The Society for Social Work and Research

2013 Annual Conference

January 16-20, 2013 I Sheraton San Diego Hotel and Marina I San Diego, CA

Individual and School Effects On Academic Performance of Youth in the Ghana Youthsave Experiment

Thursday, January 17, 2013: 4:00 PM
Executive Center 2A (Sheraton San Diego Hotel & Marina)
* noted as presenting author
Gina Chowa, PhD, Assistant Professor, University of North Carolina at Chapel Hill, Chapel Hill, NC
Rainier D. Masa, MSW, Doctoral Student, University of North Carolina at Chapel Hill, Chapel Hill, NC
Christopher Wretman, Student-Doctoral, University of North Carolina at Chapel Hill, Cahpel Hill, NC
David Ansong, MSW, PhD Student, Washington University in Saint Louis, St. Louis, MO
Isaac Osei-Akoto, Senior Fellow, Univesity of Ghana, Legon, Ghana
Purpose:  A major goal of education is to provide high-quality education experiences and adequate educational preparation for every student. Researchers have observed that a variety of individual-level variables, including socioeconomic status, are consistently linked to academic achievement (Jeynes, 2006; Konstantopoulous, 2006; Stewart, 2008). Researchers have also found that school structural characteristics influence academic performance (Bryk & Raudenbush, 1988; Konstantopoulous, 2006). In many developing countries, the conditions of school facilities, access to school resources, and teacher quality have been viewed to be a widespread problem that may affect student performance (Glewwe & Kremer, 2006). This study aims to contribute to the growing body of research on individual and school factors influencing academic performance of youth in developing countries. Particularly, this study examines the individual- and school-level characteristics associated with academic performance of Ghanaian youth.


Method: This study used the YouthSave baseline data. 6,252 youth attending 100 schools from eight of Ghana’s ten regions constituted the sample. The outcome variables are math and english examination scores. The highest possible score for both subjects is 50. Because of the hierarchical nature of educational data, we used hierarchical linear modeling (HLM) in the analysis (Raudenbush & Bryk, 2002). We conducted a two-level HLM to explore the between-school variability and the effects of individual and school characteristics on average student examination scores. One-way ANOVA with random effects was estimated to determine intraclass correlation. The intercepts-and-slopes-as-outcomes model was estimated to examine the effects of individual and school characteristics.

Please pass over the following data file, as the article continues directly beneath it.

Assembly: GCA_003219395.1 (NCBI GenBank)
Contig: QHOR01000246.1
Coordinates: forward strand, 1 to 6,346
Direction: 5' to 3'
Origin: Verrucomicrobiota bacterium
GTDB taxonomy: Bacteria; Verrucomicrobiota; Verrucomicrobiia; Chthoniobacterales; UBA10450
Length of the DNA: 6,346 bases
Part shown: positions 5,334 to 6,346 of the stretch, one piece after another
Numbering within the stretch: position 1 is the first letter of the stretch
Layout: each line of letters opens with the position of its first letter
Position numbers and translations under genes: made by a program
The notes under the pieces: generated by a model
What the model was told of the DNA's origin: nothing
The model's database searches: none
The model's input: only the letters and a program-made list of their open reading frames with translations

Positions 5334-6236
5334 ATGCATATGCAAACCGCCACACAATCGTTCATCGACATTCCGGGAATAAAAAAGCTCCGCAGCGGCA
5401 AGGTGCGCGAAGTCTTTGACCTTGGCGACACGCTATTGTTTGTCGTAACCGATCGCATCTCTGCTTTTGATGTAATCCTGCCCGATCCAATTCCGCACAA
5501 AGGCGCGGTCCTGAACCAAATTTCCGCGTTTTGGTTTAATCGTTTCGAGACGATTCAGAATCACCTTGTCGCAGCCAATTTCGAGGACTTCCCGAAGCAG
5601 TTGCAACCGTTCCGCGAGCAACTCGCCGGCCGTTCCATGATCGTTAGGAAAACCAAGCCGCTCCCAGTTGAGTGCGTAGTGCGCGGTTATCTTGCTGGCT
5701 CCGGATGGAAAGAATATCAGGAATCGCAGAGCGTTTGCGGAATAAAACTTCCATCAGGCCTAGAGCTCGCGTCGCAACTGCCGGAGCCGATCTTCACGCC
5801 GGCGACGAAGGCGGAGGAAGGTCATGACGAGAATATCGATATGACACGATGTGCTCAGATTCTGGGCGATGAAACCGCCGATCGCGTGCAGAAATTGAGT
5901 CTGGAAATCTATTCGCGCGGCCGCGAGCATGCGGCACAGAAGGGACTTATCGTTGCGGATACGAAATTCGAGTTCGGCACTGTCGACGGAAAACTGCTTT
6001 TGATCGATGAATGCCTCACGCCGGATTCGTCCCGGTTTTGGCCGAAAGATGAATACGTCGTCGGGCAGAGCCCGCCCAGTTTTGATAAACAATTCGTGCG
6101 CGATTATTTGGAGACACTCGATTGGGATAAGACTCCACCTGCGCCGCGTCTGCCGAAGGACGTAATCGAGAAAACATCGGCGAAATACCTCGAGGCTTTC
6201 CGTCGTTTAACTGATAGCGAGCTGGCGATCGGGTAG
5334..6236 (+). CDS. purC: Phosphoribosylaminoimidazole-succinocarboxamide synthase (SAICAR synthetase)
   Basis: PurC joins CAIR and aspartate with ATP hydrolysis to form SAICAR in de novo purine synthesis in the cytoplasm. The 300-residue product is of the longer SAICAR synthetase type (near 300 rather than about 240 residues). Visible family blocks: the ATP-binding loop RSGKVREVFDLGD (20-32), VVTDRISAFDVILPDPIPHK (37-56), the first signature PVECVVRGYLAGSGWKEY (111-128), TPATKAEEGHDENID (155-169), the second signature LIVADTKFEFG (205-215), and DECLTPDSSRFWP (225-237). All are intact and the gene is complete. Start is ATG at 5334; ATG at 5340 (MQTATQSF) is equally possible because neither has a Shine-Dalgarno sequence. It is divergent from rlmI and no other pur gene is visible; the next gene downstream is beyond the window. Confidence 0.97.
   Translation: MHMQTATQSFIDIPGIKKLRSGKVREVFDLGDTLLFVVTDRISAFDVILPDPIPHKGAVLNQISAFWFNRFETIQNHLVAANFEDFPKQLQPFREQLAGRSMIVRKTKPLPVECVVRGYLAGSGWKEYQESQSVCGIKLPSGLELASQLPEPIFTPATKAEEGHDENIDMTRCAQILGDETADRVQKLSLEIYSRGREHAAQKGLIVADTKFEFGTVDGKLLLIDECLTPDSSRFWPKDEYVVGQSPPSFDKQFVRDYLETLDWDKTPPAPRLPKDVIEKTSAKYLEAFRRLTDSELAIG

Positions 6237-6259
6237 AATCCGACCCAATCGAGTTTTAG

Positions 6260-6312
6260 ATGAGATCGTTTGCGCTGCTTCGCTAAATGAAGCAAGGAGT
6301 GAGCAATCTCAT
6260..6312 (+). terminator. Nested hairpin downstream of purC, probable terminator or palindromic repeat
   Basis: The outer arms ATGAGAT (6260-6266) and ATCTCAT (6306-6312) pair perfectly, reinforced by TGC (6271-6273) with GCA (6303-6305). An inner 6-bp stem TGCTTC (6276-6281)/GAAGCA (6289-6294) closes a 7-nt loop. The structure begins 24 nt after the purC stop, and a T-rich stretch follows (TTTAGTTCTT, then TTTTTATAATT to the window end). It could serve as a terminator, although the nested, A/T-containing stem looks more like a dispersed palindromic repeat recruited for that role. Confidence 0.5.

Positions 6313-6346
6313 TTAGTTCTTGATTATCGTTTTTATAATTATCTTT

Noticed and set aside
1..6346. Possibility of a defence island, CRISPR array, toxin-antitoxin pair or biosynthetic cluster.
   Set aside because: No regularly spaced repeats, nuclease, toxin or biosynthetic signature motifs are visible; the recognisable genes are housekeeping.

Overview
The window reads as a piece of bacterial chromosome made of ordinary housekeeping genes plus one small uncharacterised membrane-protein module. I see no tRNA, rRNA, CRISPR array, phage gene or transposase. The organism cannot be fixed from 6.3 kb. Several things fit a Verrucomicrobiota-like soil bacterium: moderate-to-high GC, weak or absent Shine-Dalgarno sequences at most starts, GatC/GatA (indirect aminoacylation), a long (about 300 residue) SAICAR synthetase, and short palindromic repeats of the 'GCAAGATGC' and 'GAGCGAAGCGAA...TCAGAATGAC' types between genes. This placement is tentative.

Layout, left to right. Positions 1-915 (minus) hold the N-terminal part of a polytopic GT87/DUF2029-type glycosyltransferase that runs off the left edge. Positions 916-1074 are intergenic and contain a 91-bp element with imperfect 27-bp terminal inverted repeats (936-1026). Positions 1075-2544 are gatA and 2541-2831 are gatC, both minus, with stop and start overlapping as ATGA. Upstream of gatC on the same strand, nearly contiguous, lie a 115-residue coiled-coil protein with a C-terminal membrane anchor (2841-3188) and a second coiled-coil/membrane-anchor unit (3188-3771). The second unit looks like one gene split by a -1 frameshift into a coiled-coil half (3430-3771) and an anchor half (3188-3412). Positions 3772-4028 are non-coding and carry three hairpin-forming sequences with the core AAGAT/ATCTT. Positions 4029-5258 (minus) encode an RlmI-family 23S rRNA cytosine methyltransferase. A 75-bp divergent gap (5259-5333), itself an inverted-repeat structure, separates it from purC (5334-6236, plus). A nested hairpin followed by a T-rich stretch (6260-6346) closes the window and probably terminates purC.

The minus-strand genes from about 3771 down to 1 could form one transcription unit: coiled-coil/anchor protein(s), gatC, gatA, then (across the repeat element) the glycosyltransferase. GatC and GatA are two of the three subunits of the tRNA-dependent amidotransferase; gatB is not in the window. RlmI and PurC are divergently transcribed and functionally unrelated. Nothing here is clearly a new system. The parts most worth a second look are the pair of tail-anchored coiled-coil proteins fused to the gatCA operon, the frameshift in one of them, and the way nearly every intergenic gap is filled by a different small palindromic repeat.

Results: The average Math and English scores were 22.53 (9.65) and 23.04 (9.88), respectively. Thirty-seven percent of the variation in math and 32% of the variation in english scores are between schools. The remaining variation is due to differences among students within schools. Four individual-level characteristics (gender, age, self-efficacy, and home parental involvement) are statistically significant (p < .05) predictors of math exam scores. Five individual-level characteristics (gender, age, ownership of household possessions, self-efficacy, and home parental involvement) are statistically significant (p < .05) predictors of english exam scores. None of the school-level variables are a statistically significant (p > .05) predictor of either math or english scores.  


Conclusion and Implications: This study illustrates the role of individual- and school-level characteristics on academic scores of Ghanaian youth. The variance decomposition suggests that most of the variation is within schools; however the between-school variation is above 0.25 which indicates the importance of using HLM (Heinrich & Lynn, 2001; Guo, 2005). The study finds evidence to support that there are substantial associations between individual-level predictors and youth’s academic achievement. Some of the findings are consistent with prior studies in Ghana and other developing countries that have shown association between individual characteristics and academic performance (Etsey, 2005; Lockheed, Fuller, & Nyirongo, 1989). Contrary to prior studies in developing countries (Fuller and Clarke, 1994; Kasirye, 2009; Suryadarma, Suryahadi, Sumarto, & Rogers, 2006), we did not find statistically significant associations between school factors and academic performance.